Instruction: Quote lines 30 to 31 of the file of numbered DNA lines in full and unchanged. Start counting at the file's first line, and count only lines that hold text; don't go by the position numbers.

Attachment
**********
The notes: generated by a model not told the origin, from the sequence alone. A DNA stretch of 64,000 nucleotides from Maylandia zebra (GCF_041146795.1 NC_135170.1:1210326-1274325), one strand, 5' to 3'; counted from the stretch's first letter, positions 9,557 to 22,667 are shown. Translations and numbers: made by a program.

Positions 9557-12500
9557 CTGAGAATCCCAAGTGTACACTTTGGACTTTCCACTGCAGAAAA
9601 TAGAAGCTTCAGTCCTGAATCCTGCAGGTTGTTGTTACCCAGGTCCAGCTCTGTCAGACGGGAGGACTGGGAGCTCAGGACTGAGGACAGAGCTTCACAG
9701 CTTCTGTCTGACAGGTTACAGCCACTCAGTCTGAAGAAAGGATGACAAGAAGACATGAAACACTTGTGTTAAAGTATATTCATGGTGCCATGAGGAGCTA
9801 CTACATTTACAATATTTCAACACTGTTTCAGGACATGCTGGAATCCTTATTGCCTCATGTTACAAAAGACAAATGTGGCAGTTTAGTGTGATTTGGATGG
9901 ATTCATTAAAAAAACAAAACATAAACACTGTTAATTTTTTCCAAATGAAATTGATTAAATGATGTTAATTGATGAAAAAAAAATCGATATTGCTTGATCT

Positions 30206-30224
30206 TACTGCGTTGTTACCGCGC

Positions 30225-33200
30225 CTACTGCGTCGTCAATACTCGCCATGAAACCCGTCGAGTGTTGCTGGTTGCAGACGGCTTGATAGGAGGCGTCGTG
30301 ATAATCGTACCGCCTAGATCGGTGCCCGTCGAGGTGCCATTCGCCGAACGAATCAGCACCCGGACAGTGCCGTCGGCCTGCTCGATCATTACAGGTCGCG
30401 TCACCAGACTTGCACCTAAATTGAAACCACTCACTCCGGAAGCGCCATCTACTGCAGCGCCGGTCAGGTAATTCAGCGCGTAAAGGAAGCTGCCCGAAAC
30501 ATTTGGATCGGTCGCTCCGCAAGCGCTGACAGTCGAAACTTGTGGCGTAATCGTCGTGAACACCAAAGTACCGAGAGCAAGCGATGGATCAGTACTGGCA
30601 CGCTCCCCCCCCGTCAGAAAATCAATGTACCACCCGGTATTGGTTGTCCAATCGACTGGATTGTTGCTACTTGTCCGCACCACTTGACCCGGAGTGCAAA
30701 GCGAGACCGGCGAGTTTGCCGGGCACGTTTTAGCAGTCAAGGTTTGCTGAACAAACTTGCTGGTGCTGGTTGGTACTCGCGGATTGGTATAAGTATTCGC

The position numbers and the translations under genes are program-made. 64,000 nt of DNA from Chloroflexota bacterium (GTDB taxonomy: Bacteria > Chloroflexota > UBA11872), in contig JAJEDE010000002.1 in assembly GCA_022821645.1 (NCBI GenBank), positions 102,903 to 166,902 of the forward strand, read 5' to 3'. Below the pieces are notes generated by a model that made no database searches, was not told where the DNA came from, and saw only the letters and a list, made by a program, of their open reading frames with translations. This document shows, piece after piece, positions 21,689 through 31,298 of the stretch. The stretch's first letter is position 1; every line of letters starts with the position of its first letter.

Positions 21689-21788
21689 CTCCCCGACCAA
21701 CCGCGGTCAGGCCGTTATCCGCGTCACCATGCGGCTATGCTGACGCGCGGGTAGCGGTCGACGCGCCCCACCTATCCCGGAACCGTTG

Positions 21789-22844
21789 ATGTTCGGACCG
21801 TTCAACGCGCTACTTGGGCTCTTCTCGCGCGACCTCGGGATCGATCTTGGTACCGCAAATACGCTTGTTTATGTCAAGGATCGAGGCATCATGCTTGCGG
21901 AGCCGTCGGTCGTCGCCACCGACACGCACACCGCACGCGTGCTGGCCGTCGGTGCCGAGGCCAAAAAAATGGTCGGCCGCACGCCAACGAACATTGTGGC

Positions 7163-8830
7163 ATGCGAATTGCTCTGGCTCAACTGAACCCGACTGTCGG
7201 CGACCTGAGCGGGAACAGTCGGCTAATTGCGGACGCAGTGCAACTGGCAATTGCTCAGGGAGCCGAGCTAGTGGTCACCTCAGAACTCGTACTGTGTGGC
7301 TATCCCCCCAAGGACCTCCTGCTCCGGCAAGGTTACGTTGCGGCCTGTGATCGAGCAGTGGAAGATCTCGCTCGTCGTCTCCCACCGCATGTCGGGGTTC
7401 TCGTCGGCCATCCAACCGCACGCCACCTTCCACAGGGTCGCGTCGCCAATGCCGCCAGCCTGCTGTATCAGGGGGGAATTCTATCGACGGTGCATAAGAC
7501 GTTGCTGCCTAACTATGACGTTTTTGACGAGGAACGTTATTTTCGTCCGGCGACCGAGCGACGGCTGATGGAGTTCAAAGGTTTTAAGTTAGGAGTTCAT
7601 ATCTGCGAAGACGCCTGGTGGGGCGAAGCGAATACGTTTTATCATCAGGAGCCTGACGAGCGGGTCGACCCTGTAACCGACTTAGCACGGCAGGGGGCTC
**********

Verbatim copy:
7501 GTTGCTGCCTAACTATGACGTTTTTGACGAGGAACGTTATTTTCGTCCGGCGACCGAGCGACGGCTGATGGAGTTCAAAGGTTTTAAGTTAGGAGTTCAT
7601 ATCTGCGAAGACGCCTGGTGGGGCGAAGCGAATACGTTTTATCATCAGGAGCCTGACGAGCGGGTCGACCCTGTAACCGACTTAGCACGGCAGGGGGCTC